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Re: An old claveciniste's notation

From: Andrew Bernard
Subject: Re: An old claveciniste's notation
Date: Wed, 07 May 2014 00:11:15 +1000
User-agent: Postbox 3.0.9 (Windows/20140128)


As a harpsichordist, let me clarify, The snippet is one way to render it graphically.

The sign is known as a coulé in French, but the Germans used the same sign and called it Schleifer (there's another meaning to Schleifer but lets not turn this into a treatise!). It's not a 'light arpeggio' as the LSR snippet claims. A coulé  indicates to join the notes indicated a third apart with the intermediary note in a run, and the whole chord arpeggiated, or shaded as harpsichordists say, sometimes or sometimes not, depending on taste (le bon goût Couperin always mentions).
There are a dozen other signs for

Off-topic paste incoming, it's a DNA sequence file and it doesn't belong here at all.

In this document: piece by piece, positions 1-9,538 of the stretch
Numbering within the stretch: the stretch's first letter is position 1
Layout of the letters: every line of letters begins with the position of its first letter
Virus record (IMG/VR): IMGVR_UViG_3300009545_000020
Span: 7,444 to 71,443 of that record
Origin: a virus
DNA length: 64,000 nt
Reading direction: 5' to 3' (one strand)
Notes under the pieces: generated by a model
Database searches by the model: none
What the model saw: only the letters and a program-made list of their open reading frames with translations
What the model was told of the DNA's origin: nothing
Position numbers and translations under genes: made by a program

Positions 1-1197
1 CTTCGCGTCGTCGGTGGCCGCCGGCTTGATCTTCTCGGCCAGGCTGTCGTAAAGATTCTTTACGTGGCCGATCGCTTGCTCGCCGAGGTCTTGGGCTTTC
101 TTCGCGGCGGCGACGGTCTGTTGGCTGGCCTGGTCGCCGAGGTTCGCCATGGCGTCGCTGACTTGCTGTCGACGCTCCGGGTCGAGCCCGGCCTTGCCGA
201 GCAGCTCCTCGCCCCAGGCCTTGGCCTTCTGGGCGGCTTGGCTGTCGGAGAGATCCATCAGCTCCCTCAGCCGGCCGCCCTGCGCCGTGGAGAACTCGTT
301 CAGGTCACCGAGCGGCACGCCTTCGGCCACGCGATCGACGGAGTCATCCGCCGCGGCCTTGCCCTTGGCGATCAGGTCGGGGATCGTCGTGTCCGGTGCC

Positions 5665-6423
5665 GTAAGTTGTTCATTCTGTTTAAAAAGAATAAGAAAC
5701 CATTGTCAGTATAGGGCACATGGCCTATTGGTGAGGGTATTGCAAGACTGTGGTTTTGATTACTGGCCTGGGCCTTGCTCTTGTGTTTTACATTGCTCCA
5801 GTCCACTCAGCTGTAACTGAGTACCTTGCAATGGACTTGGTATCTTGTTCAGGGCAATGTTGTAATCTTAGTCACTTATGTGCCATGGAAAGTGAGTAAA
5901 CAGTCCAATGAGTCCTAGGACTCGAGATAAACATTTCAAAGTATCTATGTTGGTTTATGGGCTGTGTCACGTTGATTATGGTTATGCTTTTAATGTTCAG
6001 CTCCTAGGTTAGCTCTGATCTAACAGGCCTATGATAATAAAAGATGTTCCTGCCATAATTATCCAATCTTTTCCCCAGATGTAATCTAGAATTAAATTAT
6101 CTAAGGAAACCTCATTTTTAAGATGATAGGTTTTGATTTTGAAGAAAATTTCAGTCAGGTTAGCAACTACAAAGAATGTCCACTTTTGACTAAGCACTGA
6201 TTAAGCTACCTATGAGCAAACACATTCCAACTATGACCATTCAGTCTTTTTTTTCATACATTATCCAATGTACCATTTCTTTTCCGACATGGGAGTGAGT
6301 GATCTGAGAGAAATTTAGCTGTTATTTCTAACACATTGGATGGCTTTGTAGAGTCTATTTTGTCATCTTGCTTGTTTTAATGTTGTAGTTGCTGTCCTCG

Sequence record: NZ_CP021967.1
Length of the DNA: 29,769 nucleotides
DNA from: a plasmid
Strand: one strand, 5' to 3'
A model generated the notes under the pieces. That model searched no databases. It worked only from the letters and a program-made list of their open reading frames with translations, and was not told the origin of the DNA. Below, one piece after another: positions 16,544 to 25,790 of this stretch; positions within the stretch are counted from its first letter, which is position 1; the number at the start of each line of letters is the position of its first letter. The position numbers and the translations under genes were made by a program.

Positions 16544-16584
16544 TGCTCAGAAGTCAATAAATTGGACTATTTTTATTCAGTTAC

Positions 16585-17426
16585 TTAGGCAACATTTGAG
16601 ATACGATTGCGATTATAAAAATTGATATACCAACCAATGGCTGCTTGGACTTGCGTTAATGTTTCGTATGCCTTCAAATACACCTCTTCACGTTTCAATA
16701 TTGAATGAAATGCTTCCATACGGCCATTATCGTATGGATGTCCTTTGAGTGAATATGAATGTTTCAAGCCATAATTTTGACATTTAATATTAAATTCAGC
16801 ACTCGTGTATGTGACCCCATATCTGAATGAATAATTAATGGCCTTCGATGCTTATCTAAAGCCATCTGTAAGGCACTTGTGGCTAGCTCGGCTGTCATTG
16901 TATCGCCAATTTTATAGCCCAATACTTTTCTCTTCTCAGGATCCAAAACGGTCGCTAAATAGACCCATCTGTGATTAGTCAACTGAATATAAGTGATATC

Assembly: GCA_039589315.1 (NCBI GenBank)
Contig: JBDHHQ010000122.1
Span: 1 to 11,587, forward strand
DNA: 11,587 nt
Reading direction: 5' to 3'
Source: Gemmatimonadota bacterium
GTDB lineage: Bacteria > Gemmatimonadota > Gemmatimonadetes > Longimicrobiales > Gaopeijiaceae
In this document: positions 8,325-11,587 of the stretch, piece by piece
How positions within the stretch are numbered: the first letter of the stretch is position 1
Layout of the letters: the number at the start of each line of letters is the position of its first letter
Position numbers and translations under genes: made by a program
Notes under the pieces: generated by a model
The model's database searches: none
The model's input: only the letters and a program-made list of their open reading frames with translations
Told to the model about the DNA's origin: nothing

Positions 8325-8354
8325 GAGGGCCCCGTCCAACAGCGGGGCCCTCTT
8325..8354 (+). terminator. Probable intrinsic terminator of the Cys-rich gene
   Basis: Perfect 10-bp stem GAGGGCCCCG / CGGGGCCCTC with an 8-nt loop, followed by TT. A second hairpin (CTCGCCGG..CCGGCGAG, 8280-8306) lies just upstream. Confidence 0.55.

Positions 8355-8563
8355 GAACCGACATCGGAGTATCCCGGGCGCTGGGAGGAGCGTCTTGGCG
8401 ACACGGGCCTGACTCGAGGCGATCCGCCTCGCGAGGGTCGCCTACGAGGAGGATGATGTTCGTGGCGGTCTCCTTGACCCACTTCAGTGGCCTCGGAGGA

coulé  that I have seen. The slash is quite common. But often its nice and curvy, as per baroque taste. This is before the age of industrial standards and ISO norms. :-)

If you are engraving
coulés I wager you are going to need pincé  and all the usual suspects as well!


Tuesday, May 06, 2014 11:34 PM
I am typesetting some music that needs a slash between the notes of a
chord, as in the attached image.
Any suggestions how to achieve this? (I'm not sure what it is called, or
quite what the execution is either, but that is another story...)

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